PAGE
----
Local vaping groups welcomed the Superior Court of Quebec’s recent decision that rejected key sections of the Tobacco Control Act adopted by the Quebec government in 2015, which sought to treat vaping products essentially the same as cigarettes. The decision recognizes vaping as a form of harm reduction as it allows people who would otherwise smoke lethal cigarettes to get the nicotine they need or want without the inhalation of smoke. As the harm from cigarette use is overwhelmingly due to the inhalation of smoke rather than the nicotine, the decision underscores important lessons for harm reduction.
The Quebec Superior Court is the highest trial Court in the province of Quebec in Canada. It is composed of 157 justices, including a Chief Justice, a Senior Associate Chief Justice, and an Associate Chief Justice.
“Like Quebec’s anti-vaping law, the recent Department of Health administrative order considers e-cigarettes as essentially the same as cigarettes. We urge the DOH to consider the emerging evidence supporting tobacco harm reduction and to be mindful of consumer rights,” said Joey Dulay, president of the Philippine E-Cigarette Industry Association (PECIA).
Dulay is referring to DOH A.O. No. 2019-0007 released on June 14, 2019 which, among others, bans any form of advertising, promotion and sponsorship of vaping products; bans vaping in places where smoking is prohibited; sets guidelines and requirements for designated vaping areas that are identical with those for designated smoking areas; and prohibits the purchase, sale and offering for sale of e-cigarettes in places where sale and use of cigarettes are prohibited.
“The Quebec court decision underscores the inviolable right of consumers to be provided with accurate and complete information on and access to all available products so that they are able to make informed choices. It is a strong affirmation of the validity of tobacco harm reduction and sets an important legal precedent that will have persuasive value in other countries, including the Philippines,”explained Peter Paul Dator, president of The Vapers Philippines.
Vaping ban is a human rights violation
Among other things, Quebec’s Tobacco Control Act prohibited the promotion of vaping products and banned trials of such products at retailers. The Quebec Superior Court declared that these prohibitions prevented cigarette smokers in Quebec from hearing about the health benefits of switching to vaping products, from learning about how to use vaping products and from finding a product that is maximally able to replace their cigarettes.
In his decision handed down on May 3, 2019 Justice Daniel Dumais accepted that cigarette smoking is a significant cause of preventable illness and death and declared that the evidence presented convinced the court that electronic cigarettes have been shown to be effective, for some people, in their efforts to quit smoking. The court was also convinced, in accordance with evidence presented, that using electronic cigarettes is less harmful to health than ordinary cigarettes; that it is better to vape than to smoke tobacco; and that vaping is a valid method to quit smoking.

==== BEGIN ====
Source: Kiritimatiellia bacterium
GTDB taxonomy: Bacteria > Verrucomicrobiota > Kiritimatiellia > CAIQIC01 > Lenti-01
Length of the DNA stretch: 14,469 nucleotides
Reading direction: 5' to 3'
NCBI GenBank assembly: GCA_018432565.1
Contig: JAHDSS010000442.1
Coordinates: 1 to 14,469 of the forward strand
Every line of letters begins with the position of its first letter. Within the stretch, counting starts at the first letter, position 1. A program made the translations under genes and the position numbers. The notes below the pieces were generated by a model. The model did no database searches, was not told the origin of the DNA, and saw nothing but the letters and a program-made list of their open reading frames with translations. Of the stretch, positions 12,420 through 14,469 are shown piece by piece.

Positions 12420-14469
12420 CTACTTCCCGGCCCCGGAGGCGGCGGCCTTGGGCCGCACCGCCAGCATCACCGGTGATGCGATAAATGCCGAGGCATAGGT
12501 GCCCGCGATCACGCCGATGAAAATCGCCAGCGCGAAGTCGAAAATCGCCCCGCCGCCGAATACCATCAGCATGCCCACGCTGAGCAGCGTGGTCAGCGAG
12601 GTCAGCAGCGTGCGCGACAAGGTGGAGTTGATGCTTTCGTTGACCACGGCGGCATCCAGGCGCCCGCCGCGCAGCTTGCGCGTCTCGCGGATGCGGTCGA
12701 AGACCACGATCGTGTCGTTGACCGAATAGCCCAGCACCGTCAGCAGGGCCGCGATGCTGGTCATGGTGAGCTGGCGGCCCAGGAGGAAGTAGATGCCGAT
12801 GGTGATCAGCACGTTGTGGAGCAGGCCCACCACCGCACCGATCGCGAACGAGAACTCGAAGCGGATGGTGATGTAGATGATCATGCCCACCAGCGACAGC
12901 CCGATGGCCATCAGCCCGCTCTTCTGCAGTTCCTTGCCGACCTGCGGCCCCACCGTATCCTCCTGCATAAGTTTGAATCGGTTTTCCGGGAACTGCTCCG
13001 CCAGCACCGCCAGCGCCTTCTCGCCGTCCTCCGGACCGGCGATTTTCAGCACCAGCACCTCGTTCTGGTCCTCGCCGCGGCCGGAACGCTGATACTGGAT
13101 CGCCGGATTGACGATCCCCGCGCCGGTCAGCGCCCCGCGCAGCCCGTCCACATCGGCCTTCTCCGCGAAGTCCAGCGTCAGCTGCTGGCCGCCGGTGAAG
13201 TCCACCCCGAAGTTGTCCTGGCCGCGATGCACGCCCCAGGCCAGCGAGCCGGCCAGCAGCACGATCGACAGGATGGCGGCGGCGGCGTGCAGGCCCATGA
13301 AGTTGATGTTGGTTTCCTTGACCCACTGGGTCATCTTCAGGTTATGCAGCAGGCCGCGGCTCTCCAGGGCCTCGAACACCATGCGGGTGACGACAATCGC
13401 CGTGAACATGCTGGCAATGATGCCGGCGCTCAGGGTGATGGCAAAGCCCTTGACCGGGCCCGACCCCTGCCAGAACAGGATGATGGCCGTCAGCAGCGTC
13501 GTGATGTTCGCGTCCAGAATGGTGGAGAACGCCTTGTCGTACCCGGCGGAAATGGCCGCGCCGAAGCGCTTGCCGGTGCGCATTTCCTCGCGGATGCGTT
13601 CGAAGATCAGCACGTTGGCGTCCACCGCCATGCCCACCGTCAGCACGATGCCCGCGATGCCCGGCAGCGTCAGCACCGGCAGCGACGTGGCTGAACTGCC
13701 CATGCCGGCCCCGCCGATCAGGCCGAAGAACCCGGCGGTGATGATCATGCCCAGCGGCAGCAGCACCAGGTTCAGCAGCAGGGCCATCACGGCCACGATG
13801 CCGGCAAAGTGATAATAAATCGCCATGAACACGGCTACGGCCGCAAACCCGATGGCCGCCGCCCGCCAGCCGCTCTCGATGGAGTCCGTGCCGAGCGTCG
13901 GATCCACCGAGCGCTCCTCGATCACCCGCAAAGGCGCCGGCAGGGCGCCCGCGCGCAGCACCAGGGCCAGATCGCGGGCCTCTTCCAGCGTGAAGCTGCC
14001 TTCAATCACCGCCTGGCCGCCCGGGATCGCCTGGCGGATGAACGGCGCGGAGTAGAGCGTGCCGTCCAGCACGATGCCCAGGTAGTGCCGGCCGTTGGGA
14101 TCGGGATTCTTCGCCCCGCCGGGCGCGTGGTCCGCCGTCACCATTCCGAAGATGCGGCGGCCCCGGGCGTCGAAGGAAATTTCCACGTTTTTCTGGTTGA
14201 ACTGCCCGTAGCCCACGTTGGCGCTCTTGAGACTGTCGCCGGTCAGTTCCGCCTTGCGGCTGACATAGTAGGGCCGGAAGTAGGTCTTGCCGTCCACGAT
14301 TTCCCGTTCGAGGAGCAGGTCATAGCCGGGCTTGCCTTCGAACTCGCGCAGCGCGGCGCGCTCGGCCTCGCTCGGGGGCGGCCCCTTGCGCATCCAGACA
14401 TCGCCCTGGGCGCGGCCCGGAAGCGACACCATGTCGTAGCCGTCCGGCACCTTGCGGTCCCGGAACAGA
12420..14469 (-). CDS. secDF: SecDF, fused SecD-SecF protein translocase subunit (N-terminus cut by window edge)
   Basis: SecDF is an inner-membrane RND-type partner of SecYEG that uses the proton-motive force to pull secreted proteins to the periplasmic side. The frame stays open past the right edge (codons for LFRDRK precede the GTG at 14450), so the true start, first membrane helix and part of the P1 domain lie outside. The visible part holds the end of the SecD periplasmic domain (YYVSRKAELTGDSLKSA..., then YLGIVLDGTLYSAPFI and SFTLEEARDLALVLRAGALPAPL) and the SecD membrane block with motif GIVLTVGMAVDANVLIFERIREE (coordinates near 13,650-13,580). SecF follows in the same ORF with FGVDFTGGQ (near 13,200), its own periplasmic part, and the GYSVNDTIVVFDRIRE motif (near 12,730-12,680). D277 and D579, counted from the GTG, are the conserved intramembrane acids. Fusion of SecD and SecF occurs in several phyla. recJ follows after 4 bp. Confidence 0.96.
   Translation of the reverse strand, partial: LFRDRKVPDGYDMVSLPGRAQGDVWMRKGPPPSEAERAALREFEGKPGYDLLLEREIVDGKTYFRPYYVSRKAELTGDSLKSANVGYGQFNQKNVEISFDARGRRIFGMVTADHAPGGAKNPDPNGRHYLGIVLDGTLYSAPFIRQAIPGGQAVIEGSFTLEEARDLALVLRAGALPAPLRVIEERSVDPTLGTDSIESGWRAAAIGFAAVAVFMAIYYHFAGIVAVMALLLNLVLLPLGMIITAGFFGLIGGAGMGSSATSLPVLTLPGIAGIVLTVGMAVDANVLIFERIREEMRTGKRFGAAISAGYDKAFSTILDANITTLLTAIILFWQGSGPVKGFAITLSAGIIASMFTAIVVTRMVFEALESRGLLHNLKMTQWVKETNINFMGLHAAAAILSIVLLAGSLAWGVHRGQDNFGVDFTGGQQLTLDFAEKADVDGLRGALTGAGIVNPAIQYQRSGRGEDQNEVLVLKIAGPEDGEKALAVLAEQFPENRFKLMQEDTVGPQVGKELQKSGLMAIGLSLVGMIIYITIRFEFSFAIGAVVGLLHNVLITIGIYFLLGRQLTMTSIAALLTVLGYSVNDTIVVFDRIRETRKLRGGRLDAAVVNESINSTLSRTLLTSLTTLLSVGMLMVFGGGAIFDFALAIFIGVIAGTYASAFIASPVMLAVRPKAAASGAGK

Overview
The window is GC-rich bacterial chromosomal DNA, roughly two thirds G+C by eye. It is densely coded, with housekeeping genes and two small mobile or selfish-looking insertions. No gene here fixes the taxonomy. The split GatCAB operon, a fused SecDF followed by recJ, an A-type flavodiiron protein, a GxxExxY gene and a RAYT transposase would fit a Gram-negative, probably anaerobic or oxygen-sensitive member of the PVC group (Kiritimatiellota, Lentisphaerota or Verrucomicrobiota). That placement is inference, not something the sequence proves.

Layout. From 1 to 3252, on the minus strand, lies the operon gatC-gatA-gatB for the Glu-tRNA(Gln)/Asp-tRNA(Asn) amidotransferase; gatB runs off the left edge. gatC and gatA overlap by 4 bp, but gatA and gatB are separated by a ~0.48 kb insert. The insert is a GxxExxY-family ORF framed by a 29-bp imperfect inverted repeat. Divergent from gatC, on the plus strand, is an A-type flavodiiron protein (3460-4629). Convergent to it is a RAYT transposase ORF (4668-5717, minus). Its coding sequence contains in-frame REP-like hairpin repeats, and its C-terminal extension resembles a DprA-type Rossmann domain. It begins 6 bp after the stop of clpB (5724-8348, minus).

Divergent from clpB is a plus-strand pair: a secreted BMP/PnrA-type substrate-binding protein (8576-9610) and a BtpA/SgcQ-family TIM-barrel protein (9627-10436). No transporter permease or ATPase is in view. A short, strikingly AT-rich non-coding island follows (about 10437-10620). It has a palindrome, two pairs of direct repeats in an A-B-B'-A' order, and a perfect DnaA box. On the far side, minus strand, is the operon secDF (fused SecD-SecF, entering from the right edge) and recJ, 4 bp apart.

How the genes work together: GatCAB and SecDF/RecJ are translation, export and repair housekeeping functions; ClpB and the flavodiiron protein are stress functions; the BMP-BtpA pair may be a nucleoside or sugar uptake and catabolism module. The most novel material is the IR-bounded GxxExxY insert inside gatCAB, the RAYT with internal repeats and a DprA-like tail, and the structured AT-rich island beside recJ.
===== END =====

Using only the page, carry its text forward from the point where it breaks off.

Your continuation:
The court further stated that denying smokers the option of trying vaping products in shops or in clinics is a violation of their rights, depriving them of access to a mechanism designed to reduce their risks and better protect their health. The court found that the legislated restrictions ignored the fact that the public, particularly smokers, do not distinguish between smoking and vaping. In effect, the court acknowledged that it is sometimes necessary to educate and make people aware that vaping exists above all for smokers. Thus, those measures that prevented the display and trialing of products in vape shops and the communication of information to cigarette smokers on the relative risks of such products were violations of fundamental rights.
Respect human rights, empower consumers
According to Dator, the Quebec court’s decision is part of a global trend of courts striking down measures that seek to limit access to risk reduction strategies. He cited a recent Swiss Federal Supreme Court decision that used reasoning similar to the Quebec court decision in striking down a ban on snus, a low risk non-combustible Swedish tobacco product. Dator also pointed out that vaping products remain available in the US market as a result of a 2010 ruling by Judge Richard Leon of the United States District Court for the District of Columbia in the Sottera Inc. v. U.S. Food and Drug Administration case.
Dator cited the position of Prof. David Sweanor of the University of Ottawa Centre for Health Law, Policy and Ethics. “Moralistic abstinence-only policies, including those for nicotine, have a long history of being ineffective, undermining human rights and being ultimately overturned by courts. Far better to focus on effective rather than dramatic interventions, to seek to empower rather than to punish those at risk and to promote policies that respect human dignity and promote individual human rights.”